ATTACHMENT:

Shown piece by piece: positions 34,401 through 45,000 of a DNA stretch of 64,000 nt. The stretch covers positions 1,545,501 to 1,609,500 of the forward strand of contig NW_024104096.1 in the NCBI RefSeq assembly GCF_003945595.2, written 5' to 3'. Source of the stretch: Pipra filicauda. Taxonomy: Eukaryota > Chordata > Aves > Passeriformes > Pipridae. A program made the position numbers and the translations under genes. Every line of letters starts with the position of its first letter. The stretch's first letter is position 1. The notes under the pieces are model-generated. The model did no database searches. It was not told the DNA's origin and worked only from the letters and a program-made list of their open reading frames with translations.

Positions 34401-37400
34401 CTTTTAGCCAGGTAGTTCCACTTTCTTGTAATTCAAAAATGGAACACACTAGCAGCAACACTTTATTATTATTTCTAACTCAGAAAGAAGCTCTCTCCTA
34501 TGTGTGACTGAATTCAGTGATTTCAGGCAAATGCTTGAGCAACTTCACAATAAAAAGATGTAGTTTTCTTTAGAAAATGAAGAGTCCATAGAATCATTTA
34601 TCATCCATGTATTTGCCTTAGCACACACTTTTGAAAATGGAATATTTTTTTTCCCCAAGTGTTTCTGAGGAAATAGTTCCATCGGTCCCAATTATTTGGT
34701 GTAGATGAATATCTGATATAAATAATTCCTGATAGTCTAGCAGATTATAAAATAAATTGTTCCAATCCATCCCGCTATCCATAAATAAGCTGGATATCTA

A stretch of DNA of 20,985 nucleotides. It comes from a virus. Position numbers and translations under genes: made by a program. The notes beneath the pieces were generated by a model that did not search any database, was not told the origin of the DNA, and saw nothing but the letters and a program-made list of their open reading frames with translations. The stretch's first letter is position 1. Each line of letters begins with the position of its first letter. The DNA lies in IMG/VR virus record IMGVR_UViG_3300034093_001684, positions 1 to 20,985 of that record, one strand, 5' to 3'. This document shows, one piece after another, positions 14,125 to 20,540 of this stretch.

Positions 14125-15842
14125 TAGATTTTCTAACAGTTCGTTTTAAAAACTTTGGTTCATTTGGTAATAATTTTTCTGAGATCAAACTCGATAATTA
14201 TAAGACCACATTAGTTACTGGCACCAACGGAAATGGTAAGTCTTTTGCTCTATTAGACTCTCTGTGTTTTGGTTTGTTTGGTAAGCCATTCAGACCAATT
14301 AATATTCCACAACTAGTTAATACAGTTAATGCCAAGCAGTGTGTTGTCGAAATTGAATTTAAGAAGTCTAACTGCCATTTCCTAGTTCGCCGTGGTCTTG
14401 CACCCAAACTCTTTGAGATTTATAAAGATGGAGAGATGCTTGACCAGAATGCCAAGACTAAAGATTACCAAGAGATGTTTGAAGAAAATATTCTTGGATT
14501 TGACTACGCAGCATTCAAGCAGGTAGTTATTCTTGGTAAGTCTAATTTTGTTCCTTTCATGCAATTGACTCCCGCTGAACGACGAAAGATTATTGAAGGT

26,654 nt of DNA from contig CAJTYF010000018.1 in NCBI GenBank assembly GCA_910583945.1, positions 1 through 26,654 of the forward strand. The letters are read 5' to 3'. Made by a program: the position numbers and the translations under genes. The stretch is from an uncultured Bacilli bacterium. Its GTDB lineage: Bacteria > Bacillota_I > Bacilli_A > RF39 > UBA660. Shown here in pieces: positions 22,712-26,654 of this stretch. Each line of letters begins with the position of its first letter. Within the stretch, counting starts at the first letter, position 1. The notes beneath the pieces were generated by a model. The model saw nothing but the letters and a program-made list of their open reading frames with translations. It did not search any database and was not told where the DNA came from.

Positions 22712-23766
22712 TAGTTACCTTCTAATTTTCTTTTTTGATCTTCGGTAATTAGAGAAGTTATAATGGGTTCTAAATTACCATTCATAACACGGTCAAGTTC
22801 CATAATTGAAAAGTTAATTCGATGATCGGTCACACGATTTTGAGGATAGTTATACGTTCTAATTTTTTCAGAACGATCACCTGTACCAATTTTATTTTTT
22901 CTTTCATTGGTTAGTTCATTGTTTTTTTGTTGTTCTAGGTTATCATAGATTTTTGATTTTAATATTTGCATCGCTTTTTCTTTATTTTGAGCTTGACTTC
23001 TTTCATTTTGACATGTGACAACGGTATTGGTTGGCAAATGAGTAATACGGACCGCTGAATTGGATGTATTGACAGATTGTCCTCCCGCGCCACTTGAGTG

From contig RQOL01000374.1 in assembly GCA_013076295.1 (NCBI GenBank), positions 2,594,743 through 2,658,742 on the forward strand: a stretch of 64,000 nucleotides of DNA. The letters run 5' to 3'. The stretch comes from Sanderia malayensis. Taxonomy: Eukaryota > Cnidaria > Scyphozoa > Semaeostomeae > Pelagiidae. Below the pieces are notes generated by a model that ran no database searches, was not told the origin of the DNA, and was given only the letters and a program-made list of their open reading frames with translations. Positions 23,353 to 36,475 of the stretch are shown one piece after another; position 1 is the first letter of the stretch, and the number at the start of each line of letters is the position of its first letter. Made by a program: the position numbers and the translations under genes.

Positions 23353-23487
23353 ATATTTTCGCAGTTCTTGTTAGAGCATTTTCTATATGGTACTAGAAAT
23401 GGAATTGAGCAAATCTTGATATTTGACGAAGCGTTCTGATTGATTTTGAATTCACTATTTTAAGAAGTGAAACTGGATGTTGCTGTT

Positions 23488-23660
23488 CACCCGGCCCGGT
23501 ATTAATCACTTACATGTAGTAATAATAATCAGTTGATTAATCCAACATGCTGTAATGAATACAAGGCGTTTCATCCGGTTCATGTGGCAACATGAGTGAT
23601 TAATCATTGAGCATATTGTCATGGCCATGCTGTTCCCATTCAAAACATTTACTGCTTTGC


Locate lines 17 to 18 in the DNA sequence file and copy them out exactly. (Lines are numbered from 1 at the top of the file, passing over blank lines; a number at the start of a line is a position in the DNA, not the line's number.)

22801 CATAATTGAAAAGTTAATTCGATGATCGGTCACACGATTTTGAGGATAGTTATACGTTCTAATTTTTTCAGAACGATCACCTGTACCAATTTTATTTTTT
22901 CTTTCATTGGTTAGTTCATTGTTTTTTTGTTGTTCTAGGTTATCATAGATTTTTGATTTTAATATTTGCATCGCTTTTTCTTTATTTTGAGCTTGACTTC